Saturday, February 20, 2010

FAQ on using Flash Player to make phone calls

I present my answers to some frequently asked questions (FAQ) on using Flash Player to make phone calls.

1. Is Flash Application a good choice for VOIP?

Depends, the RTMP based application is not a good choice, whereas new RTMFP application is good for Flash to Flash Internet voice applications. For Flash to Phone applications, Flash is not a good choice as it is. Flash is good at user interface and ubiquitous availability but the TCP-based RTMP is not suitable for real-time interactive media, and UDP-based RTMFP is proprietary so cannot interwork with existing SIP-based VoIP systems.

Secondly, Flash Player is missing some of the crucial VoIP pieces such as good silence suppression and echo cancellation, so Flash based VoIP client becomes useless without a headset.

Thirdly, Although Flash Player supports open standard Speex audio codec, many existing VoIP providers do not support Speex, and expect only traditional voice codecs like G.729 and G.723.1. So you may also need to incorporate transcoding which is CPU intensive. Video transcoding is more difficult because of the proprietary video codec in Flash Player.

2. Will there be any performance degradation when the call goes through the following paths? (Flash Client -> Media Server ->RTMP to SIP Converter -> VOIP Server -> VoIP/PSTN Gateway -> PSTN Network -> Telephone)

Yes. If you can avoid intermediaries to cut down on media path latency, it will help a lot. Typically the VoIP Server (or SIP proxy server) is independent of the media path so that doesn't affect. But the media path goes through Media Server (FMS?) and RTMP to SIP converter, and that too over TCP. This degrades the quality a lot. One way could be to remove the "Media Server" from your path by having Flash Client directly connect to the RTMP to SIP converter. Also if you can reduce the network distance between the Flash Client and RTMP to SIP Converter, that will help a lot.

Secondly, with Flash Player you may need to do audio transcoding in your RTMP to SIP converter. This further degrades the performance and limits the scalability of your converter.

3. Some experts says that the development in C or C++ is prefered for VOIP call to phone instead of Flash Player for performance reason. Is that true?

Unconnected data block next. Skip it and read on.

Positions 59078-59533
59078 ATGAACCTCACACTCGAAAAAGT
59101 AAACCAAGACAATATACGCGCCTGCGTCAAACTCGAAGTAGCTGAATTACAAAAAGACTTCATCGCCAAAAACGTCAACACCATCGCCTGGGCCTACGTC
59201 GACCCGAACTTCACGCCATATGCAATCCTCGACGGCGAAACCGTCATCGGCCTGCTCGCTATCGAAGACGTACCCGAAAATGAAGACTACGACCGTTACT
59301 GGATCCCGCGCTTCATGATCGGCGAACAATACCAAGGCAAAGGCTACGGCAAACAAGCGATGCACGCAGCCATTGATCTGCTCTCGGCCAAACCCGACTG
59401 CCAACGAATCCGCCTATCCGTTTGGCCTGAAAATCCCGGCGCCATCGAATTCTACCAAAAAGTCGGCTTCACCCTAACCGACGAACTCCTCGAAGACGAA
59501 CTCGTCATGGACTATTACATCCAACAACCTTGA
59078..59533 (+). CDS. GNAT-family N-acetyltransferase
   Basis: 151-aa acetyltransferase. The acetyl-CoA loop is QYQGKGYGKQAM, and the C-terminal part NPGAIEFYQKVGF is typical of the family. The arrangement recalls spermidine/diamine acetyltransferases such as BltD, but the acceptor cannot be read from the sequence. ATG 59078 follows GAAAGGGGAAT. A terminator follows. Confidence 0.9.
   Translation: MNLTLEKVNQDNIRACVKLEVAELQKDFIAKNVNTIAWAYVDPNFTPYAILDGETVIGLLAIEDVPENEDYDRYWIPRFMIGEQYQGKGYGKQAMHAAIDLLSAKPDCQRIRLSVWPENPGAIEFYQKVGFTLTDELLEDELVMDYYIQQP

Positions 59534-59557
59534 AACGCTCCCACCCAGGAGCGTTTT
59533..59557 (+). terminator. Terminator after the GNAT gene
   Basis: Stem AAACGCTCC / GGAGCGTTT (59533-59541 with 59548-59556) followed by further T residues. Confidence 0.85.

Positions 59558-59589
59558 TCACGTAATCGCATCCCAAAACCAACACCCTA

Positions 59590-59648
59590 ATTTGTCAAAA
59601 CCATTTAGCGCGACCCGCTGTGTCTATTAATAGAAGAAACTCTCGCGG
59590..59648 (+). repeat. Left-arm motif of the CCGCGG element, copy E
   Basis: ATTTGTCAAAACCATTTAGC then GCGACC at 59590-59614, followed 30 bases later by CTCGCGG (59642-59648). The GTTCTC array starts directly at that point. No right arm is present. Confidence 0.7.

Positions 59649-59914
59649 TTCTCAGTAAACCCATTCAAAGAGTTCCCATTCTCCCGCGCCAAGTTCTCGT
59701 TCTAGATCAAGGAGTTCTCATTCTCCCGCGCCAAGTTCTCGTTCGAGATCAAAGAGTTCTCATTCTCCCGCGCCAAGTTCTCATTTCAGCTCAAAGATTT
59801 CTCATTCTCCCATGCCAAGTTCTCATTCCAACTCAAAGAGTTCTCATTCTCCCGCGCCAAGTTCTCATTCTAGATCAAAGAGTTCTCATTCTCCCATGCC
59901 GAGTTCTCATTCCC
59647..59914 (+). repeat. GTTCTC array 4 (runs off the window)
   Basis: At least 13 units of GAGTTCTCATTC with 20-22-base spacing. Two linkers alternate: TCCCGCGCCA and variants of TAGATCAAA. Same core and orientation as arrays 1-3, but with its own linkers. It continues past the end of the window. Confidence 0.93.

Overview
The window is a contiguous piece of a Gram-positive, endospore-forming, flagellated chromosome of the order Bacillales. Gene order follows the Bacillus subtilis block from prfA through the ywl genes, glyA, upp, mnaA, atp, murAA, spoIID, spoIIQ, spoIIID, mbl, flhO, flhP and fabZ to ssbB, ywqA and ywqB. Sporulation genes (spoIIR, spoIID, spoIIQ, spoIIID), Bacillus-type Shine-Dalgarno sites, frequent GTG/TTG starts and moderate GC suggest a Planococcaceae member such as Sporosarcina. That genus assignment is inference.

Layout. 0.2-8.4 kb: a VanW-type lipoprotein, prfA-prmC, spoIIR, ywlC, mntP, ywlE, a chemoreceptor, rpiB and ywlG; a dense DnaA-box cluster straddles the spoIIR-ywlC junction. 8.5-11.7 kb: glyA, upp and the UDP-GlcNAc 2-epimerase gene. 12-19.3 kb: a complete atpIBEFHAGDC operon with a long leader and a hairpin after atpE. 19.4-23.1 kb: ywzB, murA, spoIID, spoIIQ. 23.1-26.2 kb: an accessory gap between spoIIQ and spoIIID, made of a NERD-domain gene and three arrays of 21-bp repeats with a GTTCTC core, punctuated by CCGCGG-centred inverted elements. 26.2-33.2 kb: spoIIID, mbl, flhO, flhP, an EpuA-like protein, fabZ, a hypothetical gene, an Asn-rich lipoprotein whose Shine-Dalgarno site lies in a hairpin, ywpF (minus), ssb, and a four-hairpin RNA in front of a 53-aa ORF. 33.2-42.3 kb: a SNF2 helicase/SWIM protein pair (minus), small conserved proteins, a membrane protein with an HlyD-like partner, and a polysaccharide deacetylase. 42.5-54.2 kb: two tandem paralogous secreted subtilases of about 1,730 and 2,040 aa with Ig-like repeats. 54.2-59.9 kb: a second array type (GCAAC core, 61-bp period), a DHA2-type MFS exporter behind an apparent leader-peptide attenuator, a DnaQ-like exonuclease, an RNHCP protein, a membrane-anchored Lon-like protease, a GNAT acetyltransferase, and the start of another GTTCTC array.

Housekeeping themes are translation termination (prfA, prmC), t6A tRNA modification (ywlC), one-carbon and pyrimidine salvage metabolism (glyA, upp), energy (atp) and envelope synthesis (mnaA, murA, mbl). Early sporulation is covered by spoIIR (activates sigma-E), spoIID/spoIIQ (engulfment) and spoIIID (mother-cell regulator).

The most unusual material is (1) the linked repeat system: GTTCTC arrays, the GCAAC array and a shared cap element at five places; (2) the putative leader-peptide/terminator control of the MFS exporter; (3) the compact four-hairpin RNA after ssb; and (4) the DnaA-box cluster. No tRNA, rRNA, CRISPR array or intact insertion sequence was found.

A native VoIP client is preferred over Flash Player because the media packets can go directly from the client to the telephone instead of going through the RTMP to SIP converter. The advantage is because (1) the native client can use UDP instead of restricted to TCP-based RTMP, and (2) the network distance is lower for a direct path. Even if your converter is on good network and close to your client so that the network distance is not much of an issue, the UDP-vs-TCP makes a great impact in improving the quality of native VoIP client implementation over Flash Player.

In general the network component affects the quality more than the programming language. So whether you use C/C++, Python, Java or some other language, it doesn't matter much. But if you can have end-to-end media path over UDP between the two clients, or between the client and the gateway, it is much better. Obviously with Flash Player you cannot have the packets go directly unless your RTMP to SIP converter is local to the Flash Client.

All the existing good quality systems (Skype, GTalk) tend to use end-to-end media-path over UDP as much as possible.

4. There are different media servers available. like Adobe Flash Media server (FMS), Wowza, Red5 etc. Which one is the best choice?

Do you still want to pursue RTMP to SIP converter? Anyways: In terms of performance I would guess that FMS is the best choice. But if your aim to build a RTMP to SIP converter than probably Red5 is the the best. FMS is proprietary with not much customization/programming choices available, so you cannot easily integrate a SIP stack or a RTMP to SIP converter to FMS. On the other hand Red5 is completely open source and in Java so allows easy integration with other Java based SIP stack. Additionally you could integrate SIP stacks written in other advanced languages such as Python or Ruby because Red5 allows applications in those languages, whereas an FMS application is restricted to ActionScript 1.0.

I haven't worked with or used Wowza so I cannot comment on that. I have worked with FMS and Red5 though, as well as Python based rtmplite and siprtmp projects.

6. We are now in a confusion whether to develop our VOIP application in Flash technology or QT/Java/C#. What will be your choice?

I think that decision mostly comes from your business case. But I would suggest non-Flash technology if possible and if your business demands very good quality of voice service. If your VoIP client will be assisting your main business, then people won't mind downloading and installing the VoIP client. The advantage Flash has is that it is already available on most people's browser so doesn't require additional download or installation. So if your VoIP application is only a small part of your main web-based business, then Flash technology will be better I think.

Another option is to use the Gmail video/voice architecture described in my article. Basically it uses Flash Player for user interface, but all the networking or voice related processing happens using their native GoogleTalk plugin.